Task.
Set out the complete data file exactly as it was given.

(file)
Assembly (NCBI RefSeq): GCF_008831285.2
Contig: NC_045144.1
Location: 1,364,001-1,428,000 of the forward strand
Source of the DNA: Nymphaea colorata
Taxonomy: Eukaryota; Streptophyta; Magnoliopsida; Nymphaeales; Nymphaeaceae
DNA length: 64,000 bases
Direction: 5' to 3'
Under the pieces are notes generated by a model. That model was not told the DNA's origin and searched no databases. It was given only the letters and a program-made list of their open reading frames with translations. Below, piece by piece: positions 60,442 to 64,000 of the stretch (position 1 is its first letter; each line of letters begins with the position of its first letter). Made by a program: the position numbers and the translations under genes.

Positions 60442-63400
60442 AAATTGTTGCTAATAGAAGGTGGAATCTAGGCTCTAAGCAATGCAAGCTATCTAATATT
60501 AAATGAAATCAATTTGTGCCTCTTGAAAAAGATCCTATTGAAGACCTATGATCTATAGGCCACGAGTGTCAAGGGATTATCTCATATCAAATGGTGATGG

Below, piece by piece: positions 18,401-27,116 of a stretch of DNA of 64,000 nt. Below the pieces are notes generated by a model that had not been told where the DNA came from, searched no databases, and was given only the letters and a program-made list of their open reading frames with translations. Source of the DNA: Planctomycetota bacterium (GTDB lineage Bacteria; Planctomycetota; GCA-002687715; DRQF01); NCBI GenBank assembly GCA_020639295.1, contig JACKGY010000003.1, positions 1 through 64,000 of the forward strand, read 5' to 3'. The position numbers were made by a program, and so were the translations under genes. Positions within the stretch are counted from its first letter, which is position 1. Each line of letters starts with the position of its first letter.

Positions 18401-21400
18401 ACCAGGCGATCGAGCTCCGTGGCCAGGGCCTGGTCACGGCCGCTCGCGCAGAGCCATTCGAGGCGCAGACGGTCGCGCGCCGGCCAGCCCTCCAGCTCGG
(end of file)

Assembly (NCBI RefSeq): GCF_008831285.2
Contig: NC_045144.1
Location: 1,364,001-1,428,000 of the forward strand
Source of the DNA: Nymphaea colorata
Taxonomy: Eukaryota; Streptophyta; Magnoliopsida; Nymphaeales; Nymphaeaceae
DNA length: 64,000 bases
Direction: 5' to 3'
Under the pieces are notes generated by a model. That model was not told the DNA's origin and searched no databases. It was given only the letters and a program-made list of their open reading frames with translations. Below, piece by piece: positions 60,442 to 64,000 of the stretch (position 1 is its first letter; each line of letters begins with the position of its first letter). Made by a program: the position numbers and the translations under genes.

Positions 60442-63400
60442 AAATTGTTGCTAATAGAAGGTGGAATCTAGGCTCTAAGCAATGCAAGCTATCTAATATT
60501 AAATGAAATCAATTTGTGCCTCTTGAAAAAGATCCTATTGAAGACCTATGATCTATAGGCCACGAGTGTCAAGGGATTATCTCATATCAAATGGTGATGG

Below, piece by piece: positions 18,401-27,116 of a stretch of DNA of 64,000 nt. Below the pieces are notes generated by a model that had not been told where the DNA came from, searched no databases, and was given only the letters and a program-made list of their open reading frames with translations. Source of the DNA: Planctomycetota bacterium (GTDB lineage Bacteria; Planctomycetota; GCA-002687715; DRQF01); NCBI GenBank assembly GCA_020639295.1, contig JACKGY010000003.1, positions 1 through 64,000 of the forward strand, read 5' to 3'. The position numbers were made by a program, and so were the translations under genes. Positions within the stretch are counted from its first letter, which is position 1. Each line of letters starts with the position of its first letter.

Positions 18401-21400
18401 ACCAGGCGATCGAGCTCCGTGGCCAGGGCCTGGTCACGGCCGCTCGCGCAGAGCCATTCGAGGCGCAGACGGTCGCGCGCCGGCCAGCCCTCCAGCTCGG